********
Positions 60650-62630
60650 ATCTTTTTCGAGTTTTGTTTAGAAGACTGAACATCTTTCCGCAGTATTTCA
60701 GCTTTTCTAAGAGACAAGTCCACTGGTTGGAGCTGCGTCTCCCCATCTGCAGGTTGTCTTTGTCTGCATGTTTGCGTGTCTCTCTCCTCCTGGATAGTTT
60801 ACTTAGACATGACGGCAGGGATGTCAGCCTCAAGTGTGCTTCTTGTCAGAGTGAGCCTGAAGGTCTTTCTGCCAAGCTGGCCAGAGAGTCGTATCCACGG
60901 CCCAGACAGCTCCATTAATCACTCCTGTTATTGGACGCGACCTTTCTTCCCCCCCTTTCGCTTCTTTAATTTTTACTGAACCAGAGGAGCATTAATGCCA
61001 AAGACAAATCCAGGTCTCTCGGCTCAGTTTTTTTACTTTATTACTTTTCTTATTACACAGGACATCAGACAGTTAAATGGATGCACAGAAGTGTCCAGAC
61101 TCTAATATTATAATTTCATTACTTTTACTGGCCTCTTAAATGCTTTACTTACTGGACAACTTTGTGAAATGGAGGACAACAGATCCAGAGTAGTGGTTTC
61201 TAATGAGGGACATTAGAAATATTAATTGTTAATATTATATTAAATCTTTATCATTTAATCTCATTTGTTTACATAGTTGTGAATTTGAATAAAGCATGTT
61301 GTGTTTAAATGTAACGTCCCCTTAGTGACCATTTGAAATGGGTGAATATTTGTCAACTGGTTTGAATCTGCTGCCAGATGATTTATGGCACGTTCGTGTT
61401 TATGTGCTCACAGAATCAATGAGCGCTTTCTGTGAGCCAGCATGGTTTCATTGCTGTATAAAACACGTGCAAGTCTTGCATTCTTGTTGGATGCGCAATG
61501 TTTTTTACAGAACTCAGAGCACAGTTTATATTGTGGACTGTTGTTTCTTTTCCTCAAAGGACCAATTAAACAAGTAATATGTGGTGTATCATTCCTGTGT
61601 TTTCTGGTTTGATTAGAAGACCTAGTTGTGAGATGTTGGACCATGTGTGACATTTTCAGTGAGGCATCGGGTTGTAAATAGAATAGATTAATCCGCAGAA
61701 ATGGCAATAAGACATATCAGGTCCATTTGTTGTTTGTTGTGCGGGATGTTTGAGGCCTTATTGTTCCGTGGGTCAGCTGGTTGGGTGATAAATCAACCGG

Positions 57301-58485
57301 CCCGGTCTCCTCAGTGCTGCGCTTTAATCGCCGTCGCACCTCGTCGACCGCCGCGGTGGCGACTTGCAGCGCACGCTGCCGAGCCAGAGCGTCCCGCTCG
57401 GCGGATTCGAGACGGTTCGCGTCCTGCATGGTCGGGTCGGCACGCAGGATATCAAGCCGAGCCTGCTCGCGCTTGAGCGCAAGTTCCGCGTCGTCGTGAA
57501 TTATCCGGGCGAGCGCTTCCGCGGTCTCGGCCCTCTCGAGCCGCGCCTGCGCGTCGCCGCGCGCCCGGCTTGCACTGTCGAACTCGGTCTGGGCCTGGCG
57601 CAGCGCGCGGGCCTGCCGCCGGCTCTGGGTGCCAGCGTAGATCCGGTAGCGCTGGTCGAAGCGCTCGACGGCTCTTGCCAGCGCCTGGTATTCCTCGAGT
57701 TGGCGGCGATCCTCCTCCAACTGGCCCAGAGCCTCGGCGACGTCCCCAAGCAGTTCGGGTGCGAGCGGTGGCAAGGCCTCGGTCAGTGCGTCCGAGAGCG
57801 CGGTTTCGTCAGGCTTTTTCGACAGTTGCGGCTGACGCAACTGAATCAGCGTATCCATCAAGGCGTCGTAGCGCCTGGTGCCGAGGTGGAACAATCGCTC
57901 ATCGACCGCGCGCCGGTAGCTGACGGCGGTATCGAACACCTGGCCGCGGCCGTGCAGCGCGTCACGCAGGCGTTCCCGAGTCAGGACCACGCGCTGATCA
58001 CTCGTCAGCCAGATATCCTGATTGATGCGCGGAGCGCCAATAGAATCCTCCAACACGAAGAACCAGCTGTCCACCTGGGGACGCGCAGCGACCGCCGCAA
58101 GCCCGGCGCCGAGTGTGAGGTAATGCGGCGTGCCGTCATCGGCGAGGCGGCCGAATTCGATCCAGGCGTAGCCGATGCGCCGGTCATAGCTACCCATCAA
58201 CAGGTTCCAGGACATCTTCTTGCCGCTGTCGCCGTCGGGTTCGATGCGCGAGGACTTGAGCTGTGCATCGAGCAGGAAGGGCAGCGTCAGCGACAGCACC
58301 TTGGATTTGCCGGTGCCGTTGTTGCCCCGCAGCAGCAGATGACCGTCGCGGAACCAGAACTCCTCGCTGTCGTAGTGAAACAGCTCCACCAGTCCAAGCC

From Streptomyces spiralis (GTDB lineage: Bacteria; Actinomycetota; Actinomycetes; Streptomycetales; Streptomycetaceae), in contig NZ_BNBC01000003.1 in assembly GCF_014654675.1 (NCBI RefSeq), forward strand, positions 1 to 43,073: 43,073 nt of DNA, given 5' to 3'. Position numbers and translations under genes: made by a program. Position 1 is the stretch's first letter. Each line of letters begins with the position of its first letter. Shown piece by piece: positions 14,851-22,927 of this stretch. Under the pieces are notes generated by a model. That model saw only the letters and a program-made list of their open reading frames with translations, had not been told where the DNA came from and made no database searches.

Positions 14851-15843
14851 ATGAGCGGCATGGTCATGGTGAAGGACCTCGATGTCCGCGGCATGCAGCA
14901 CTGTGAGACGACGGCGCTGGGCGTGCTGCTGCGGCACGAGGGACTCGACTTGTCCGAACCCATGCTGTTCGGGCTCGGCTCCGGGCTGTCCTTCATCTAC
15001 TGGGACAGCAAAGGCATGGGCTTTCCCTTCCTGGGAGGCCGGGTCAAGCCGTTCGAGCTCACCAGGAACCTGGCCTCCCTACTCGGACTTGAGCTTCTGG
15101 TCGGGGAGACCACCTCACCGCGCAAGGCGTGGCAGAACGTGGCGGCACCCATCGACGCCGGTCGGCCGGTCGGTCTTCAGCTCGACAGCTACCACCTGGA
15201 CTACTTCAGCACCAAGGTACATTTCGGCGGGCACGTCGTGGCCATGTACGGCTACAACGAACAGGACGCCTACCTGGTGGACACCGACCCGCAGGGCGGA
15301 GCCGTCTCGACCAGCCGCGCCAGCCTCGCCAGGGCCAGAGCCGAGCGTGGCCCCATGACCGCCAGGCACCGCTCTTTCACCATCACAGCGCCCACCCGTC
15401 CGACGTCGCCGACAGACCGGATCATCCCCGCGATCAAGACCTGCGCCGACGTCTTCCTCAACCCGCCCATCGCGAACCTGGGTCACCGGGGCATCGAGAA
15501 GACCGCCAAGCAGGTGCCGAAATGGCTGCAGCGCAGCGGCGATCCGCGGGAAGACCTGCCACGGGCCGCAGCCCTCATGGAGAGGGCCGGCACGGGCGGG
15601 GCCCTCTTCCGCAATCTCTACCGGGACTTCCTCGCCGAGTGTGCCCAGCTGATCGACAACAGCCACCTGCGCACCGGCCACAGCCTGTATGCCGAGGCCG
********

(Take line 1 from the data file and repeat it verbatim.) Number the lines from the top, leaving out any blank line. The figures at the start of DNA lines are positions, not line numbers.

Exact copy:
Positions 60650-62630